My mother-in-law You Qiong knees the washing
machine onto the balcony in rubber boots.
Most evenings she washes our clothes by hand
in front of the television, a plastic basin between her feet,
and hangs them above the kitchen’s cast-iron stove.
Most mornings I find the hot water heater already on
when I shuffle into the bathroom because she beat me to the button.
On the balcony, Theo discovers a shovel, carrying
its rust-bitten head in both hands. He picks up a repurposed can
of pineapple juice and looks at mosquitos drowned
at the bottom as if he might lift the sawed off rim to his lips.
I pluck a pinwheel from a flowerpot and entertain him
briefly by blowing it into a blur. You Qiong wraps
the mouth of the spigot with silicone tape as a way of getting
the hose to attach. Tells me to get lost, go back,
pouring detergent in her palm. She swishes her hand
around in the churning water’s wad of underwear and socks,
the sun-flowered blanket cover Theo peed on
in between diapers, his secondary sleep sack and onesie pajamas.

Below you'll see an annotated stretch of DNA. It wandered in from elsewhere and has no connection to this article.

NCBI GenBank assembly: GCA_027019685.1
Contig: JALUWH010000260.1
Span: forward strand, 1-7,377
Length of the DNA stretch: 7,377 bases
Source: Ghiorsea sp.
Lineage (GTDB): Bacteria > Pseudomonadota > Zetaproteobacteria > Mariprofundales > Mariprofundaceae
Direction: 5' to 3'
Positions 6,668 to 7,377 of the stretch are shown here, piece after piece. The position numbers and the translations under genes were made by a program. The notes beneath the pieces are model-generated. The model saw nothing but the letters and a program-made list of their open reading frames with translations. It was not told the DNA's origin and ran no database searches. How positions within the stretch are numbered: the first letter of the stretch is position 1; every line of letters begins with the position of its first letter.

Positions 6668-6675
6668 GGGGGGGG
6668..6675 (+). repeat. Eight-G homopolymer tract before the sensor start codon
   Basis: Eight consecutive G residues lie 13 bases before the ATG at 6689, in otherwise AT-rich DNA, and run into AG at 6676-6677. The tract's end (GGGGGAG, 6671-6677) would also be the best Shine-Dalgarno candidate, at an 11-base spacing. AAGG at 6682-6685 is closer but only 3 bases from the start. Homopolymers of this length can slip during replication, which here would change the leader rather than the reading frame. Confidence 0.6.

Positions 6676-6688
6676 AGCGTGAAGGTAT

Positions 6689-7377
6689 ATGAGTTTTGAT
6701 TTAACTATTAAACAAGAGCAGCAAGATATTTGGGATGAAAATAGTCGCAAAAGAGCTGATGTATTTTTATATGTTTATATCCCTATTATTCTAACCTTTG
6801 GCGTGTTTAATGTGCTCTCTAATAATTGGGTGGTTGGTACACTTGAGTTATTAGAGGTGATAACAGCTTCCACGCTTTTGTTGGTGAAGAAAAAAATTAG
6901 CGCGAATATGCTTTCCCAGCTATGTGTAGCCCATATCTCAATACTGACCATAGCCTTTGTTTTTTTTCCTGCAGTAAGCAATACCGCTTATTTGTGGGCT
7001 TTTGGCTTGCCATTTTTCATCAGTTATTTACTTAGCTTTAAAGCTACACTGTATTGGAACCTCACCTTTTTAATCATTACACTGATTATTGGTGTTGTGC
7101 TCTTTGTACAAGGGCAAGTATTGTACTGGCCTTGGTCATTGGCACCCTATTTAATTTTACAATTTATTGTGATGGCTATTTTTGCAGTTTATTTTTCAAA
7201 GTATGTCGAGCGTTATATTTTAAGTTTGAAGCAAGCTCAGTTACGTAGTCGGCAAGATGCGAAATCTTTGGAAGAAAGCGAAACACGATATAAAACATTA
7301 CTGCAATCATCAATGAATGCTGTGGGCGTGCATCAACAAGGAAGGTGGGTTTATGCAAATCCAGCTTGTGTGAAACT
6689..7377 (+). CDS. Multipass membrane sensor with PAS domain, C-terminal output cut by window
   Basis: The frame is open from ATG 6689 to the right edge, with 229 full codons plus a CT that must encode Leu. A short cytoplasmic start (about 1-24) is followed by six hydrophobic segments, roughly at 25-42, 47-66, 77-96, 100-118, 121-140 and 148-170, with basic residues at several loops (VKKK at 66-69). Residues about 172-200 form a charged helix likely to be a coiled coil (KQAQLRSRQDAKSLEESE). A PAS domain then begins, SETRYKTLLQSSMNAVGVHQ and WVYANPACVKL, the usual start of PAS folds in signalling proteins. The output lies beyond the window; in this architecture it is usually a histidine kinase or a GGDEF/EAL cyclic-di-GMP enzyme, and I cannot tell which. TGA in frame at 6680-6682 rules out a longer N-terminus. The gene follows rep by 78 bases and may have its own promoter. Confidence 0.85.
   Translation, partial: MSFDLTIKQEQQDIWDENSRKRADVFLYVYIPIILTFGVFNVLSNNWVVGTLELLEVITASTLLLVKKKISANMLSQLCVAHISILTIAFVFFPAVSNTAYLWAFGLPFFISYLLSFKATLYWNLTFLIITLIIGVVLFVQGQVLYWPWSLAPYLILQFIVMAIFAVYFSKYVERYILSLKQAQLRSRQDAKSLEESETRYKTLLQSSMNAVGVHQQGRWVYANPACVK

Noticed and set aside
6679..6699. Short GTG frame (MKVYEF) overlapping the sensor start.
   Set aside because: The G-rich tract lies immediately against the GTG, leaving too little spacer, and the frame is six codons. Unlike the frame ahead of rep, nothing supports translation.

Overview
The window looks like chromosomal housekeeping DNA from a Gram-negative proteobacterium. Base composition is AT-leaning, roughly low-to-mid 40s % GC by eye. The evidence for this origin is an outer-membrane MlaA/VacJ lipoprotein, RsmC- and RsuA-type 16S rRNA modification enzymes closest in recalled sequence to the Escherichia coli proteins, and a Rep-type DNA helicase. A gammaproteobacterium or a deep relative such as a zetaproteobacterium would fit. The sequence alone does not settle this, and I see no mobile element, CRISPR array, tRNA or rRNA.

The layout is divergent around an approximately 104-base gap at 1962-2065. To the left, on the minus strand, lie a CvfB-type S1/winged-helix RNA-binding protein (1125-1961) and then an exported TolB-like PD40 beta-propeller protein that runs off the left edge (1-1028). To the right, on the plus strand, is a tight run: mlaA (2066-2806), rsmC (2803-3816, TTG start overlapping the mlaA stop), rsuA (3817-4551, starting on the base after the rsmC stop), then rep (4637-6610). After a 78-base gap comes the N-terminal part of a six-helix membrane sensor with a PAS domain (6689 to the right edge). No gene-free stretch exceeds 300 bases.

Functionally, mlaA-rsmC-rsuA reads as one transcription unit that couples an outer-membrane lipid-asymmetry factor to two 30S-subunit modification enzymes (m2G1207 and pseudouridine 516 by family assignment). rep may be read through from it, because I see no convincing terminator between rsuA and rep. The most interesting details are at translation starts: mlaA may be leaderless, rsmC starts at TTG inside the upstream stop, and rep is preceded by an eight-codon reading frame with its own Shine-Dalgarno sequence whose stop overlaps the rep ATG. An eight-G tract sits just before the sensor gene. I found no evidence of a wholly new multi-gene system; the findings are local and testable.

Afterwards, Theo and I grab handfuls of bubbles
from the diminishing mound of squishy foam. He runs them
to the makeshift bench and smears the board. Again and again,
he runs back for more foam and the board darkens with his disintegrating
handprints until You Qiong sees and makes us quit.
Cameron Morse lives with his wife Lili and son Theodore in Blue Springs, Missouri. He was diagnosed with a glioblastoma in 2014. With a 14.6 month life expectancy, he entered the Creative Writing program at the University of Missouri—Kansas City and, in 2018, graduated with an M.F.A. His poems have been published in numerous magazines, including New Letters, Bridge Eight, and South Dakota Review. His first collection, Fall Risk, won Glass Lyre Press’s 2018 Best Book Award. His second, Father Me Again, is available from Spartan Press and chapbook Coming Home with Cancer is forthcoming in Blue Lyra Press’s Delphi Poetry Series. For more information, check out his Facebook page or website.